no. The only additional considerations are periodontal, restorative, or TMJ
(jaw joint dysfunction or pain). Many adults have always been uncomfortable
with their smile and believe that they should just be satisfied with the way
things are. In today's society, when something is as easy to correct with a
time commitment and desire, it's silly not to get additional information. A
consultation to find information specific to your situation is recommended.

Approximately 10-20% of typical orthodontic practices are adults. Without
exception, every adult has said that it was well worth it in the end, it wasn't
the difficult hurdle that they expected, and even that it seemed quicker
than they anticipated. Of course, the hardest part is the initial step and
the first month of adjusting, but following that, they only wish that they had
considered orthodontics sooner.

Adults have additional options such as clear braces that now are so cosmetic
that they can hardly be seen. Invisalign can be considered as adults are
non-growing but from personal experience, expectations cannot be as high
as with traditional braces and the orthodontist must be more selective in who

One difference for adult orthodontics is that no longer can growth be utilized
to an advantage. The bones are more "mature" and orthodontic mechanics
must be varied. Of course, skeletal discrepancies must be treated differently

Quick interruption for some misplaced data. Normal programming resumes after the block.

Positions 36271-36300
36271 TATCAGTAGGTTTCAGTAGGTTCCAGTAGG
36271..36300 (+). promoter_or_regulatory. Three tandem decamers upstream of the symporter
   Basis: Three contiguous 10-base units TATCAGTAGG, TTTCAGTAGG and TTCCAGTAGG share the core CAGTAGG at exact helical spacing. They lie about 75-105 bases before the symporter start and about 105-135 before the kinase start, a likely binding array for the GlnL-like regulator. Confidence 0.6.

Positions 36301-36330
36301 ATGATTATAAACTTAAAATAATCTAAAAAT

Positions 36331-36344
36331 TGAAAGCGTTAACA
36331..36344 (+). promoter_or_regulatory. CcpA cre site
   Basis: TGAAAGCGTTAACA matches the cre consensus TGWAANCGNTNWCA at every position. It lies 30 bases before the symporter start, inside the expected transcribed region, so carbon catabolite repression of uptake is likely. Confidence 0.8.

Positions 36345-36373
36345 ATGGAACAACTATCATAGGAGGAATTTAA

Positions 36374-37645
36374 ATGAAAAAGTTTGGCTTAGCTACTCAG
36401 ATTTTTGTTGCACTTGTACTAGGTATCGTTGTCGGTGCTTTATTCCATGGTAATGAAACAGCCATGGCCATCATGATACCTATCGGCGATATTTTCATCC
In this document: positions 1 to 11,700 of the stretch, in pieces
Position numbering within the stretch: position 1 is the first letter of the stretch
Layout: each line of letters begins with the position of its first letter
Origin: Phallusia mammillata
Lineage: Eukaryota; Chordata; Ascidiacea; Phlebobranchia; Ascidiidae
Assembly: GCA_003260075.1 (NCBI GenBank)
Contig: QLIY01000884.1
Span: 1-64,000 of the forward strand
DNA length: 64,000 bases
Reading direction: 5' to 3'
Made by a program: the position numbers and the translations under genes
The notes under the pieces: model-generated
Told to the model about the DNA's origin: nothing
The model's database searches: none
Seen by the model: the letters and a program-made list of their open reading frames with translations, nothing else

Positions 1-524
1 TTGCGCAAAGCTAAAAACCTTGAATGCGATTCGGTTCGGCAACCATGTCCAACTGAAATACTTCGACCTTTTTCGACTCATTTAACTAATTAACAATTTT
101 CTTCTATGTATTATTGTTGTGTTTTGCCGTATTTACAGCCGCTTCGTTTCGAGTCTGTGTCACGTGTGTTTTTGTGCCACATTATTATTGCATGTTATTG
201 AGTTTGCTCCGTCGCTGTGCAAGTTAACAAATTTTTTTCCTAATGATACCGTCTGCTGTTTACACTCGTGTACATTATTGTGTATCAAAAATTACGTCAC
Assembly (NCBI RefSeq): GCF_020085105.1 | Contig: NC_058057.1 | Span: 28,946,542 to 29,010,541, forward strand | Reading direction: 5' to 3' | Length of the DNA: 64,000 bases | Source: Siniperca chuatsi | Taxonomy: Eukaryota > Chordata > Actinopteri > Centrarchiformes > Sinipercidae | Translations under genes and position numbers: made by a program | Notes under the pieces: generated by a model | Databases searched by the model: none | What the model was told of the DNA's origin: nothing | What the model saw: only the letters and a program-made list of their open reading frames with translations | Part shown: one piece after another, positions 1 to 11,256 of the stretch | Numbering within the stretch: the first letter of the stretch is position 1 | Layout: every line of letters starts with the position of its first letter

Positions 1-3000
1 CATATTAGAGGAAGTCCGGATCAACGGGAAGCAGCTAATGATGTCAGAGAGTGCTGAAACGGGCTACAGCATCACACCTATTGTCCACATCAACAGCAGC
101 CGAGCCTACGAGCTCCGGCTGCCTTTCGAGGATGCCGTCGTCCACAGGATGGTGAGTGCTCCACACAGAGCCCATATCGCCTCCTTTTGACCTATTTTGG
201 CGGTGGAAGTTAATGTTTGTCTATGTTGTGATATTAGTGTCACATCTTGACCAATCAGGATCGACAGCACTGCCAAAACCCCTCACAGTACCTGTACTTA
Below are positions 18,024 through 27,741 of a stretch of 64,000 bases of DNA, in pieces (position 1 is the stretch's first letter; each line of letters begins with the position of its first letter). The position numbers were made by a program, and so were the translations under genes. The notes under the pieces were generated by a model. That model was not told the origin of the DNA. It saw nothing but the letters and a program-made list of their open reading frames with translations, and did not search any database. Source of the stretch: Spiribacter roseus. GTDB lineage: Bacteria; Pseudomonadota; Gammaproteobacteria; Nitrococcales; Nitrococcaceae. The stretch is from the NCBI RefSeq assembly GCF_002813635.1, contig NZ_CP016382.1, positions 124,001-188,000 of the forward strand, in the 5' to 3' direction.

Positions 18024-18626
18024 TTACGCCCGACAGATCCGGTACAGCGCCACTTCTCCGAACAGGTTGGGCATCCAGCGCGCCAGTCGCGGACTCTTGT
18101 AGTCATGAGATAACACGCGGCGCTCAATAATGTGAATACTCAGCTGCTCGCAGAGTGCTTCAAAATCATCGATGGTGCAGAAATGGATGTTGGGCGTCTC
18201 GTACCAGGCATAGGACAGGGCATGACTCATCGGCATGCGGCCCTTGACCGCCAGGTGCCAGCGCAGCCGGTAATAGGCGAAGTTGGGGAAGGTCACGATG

and sometimes compromises must be considered with extractions. Although
many adults tell me they wouldn't mind feeling more pressure, it is still more
efficient and physiologically stable to utilize light consistent forces. In this
way, teeth are moving at maximum efficiency and comfortably.

If you have any further questions, please do not hesitate to contact Drs.
Hersh, Beattie & Isenberg, at the their state-of-the-art orthodontic facilities
in West Bloomfield/Commerce Township at (248) 926-4100 and our
newest 2nd Location in Waterford at, 5133 Highland Road, 248-673-4100.


Brendan David Tilds
of Bloomfield Hills
will become bar mitz-
vah at Temple Shir
Shalom in West
Bloomfield on
Saturday, May 11.
Participating in the
ceremony will be par-
ents Cary and Eric
Tilds and sister Hannah. Proud grand-
parents are Laura and Barry Tilds of
Bloomfield Hills, and Sidney and
William Dawson of Gaylord.
Brendan is a seventh-grade student
at Bloomfield Hills Middle School. His
most meaningful mitzvah project was
collecting sports equipment to donate
to the Detroit Police Athletic League.

Jillian Rose Tukel
(Yehudit Rachel) was
called to the Torah as
a bat mitzvah on
Saturday, May 4, at
Shaarey Zedek in
Southfield. Renae and
Joshua Tukel are
Jillian's exceptionally
proud parents. Her brothers Jacob and
Eli shared in the simchah. Jillian's
grandparents are Gail Tukel and the late
Floyd Tukel, and Charlotte and Arthur
Jillian is a student at Hillel Day
School of Metropolitan Detroit in
Farmington Hills. She volunteers at the
Friendship Circle in West Bloomfield.